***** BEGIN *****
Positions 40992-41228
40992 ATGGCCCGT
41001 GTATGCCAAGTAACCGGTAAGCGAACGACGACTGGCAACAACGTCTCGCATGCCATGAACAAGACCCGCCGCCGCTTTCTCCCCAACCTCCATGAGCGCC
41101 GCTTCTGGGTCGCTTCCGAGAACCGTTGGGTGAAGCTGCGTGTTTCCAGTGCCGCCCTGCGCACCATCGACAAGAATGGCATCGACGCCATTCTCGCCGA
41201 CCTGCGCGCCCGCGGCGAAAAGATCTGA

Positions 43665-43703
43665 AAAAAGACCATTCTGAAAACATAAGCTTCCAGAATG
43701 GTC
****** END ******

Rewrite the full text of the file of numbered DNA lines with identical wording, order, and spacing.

Positions 40992-41228
40992 ATGGCCCGT
41001 GTATGCCAAGTAACCGGTAAGCGAACGACGACTGGCAACAACGTCTCGCATGCCATGAACAAGACCCGCCGCCGCTTTCTCCCCAACCTCCATGAGCGCC
41101 GCTTCTGGGTCGCTTCCGAGAACCGTTGGGTGAAGCTGCGTGTTTCCAGTGCCGCCCTGCGCACCATCGACAAGAATGGCATCGACGCCATTCTCGCCGA
41201 CCTGCGCGCCCGCGGCGAAAAGATCTGA

Positions 43665-43703
43665 AAAAAGACCATTCTGAAAACATAAGCTTCCAGAATG
43701 GTC